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conradin

Just 2 thoughts.
are your LEDs providing the wavelengths necessary to act as grow lights?  My understanding of sunlight, LEDs and the growth process is that 400-700nm is where its at for optimal growth.  going above or below, those limits is wasting energy.

my other thought, also regarding efficency of growth, and quality of light is to ask what if you PWM your LED output?
PWM can greatly improve your efficency, but for these purposes, i dont not know how it would effect quality of light pertaining to plant growth.  I mean plants dont have retnas, they dont see, but they do response bio-chemicaly to energy levels, which are effected if you use PWM.  using PWM LED output may still offer some charming results to efficiency in your application.

sparkylabs


but they do response bio-chemicaly to energy levels, which are effected if you use PWM.  using PWM LED output may still offer some charming results to efficiency in your application.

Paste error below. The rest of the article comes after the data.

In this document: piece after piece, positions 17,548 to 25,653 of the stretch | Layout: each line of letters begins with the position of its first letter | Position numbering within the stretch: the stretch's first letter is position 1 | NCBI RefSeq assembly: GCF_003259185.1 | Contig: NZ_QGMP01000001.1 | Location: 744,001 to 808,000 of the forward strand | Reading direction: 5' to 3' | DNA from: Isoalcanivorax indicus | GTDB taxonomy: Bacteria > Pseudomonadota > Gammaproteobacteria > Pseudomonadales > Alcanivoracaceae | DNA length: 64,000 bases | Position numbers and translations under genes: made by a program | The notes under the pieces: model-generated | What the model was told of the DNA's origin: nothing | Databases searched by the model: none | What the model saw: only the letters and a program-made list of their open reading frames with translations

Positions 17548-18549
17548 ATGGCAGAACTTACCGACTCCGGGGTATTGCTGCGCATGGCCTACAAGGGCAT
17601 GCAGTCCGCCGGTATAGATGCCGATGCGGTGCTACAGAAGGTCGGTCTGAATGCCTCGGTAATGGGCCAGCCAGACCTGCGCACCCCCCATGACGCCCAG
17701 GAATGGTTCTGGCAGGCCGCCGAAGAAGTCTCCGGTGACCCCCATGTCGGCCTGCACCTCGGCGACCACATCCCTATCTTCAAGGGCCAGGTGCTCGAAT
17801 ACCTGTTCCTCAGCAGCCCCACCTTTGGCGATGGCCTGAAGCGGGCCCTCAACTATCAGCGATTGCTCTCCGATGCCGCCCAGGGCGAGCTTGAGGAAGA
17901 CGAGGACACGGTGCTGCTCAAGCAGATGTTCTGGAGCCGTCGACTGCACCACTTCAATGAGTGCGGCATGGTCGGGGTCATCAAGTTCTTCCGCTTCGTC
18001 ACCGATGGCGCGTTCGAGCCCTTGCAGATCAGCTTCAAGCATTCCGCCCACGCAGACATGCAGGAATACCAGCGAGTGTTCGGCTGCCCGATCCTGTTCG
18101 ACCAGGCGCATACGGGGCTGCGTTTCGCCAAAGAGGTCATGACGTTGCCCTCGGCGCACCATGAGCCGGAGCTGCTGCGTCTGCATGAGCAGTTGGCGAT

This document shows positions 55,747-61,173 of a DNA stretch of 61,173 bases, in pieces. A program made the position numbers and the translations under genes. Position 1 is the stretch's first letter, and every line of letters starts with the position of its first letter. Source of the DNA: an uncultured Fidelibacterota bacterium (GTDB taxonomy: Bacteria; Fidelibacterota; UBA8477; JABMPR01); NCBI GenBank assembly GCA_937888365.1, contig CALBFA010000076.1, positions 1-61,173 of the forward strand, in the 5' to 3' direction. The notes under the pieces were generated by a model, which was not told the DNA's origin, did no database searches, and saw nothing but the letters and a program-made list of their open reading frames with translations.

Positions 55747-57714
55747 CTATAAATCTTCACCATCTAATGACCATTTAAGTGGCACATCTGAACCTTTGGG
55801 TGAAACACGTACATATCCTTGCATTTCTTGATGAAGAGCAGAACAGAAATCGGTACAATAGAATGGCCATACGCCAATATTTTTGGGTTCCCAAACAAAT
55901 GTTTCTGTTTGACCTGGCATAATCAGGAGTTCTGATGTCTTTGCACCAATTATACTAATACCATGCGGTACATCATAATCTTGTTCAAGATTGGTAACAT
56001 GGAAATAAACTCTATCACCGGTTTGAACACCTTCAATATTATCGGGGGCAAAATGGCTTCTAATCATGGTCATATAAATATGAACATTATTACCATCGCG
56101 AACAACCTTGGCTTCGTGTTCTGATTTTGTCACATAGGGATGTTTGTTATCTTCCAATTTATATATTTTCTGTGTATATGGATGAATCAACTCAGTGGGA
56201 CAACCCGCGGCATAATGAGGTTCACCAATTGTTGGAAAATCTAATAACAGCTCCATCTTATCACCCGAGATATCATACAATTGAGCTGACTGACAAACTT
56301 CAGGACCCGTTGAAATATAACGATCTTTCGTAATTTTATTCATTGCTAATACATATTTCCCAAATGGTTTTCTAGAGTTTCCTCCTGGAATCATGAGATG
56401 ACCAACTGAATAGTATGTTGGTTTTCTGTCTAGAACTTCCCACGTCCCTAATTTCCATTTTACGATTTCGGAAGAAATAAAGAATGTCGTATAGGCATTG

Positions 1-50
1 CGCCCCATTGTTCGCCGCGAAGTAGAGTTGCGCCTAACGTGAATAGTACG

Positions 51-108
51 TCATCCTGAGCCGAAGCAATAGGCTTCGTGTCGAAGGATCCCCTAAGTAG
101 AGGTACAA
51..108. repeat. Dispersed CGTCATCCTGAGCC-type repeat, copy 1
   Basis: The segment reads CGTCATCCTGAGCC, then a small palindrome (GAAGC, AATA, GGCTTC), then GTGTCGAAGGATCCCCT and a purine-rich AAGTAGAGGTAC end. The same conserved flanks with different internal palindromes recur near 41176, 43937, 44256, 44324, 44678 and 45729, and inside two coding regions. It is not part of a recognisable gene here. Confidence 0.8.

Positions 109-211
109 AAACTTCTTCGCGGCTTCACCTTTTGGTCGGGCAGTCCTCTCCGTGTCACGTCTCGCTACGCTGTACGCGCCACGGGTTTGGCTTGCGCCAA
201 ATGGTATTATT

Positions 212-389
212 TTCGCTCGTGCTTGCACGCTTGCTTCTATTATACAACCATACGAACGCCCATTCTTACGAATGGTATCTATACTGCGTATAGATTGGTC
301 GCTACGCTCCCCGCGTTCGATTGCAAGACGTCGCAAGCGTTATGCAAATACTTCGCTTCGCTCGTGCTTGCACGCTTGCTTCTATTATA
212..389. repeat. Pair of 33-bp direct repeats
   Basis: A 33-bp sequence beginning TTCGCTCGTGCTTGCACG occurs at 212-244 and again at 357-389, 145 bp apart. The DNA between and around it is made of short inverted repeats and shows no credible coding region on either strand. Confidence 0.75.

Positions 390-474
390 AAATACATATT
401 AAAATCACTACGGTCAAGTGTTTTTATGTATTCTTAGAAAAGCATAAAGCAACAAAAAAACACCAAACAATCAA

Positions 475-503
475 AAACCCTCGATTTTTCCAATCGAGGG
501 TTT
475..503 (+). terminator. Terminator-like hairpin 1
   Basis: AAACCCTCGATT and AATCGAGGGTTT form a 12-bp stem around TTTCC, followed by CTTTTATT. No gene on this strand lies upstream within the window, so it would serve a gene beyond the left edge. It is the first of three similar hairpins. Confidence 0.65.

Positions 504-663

Which means reducing pwm will reduce energy levels. I didn't realize this was supposed to make plants grow. If you have 500+W/sqm in your back pocked your laughing

SirNickity

I don't think it's for the plants.  Why would grow lights need motion detectors?

majenko


I don't think it's for the plants.  Why would grow lights need motion detectors?

So the lights would only come on if the plants grew? ;)
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Henry_Best


I don't think it's for the plants.  Why would grow lights need motion detectors?


Trifids?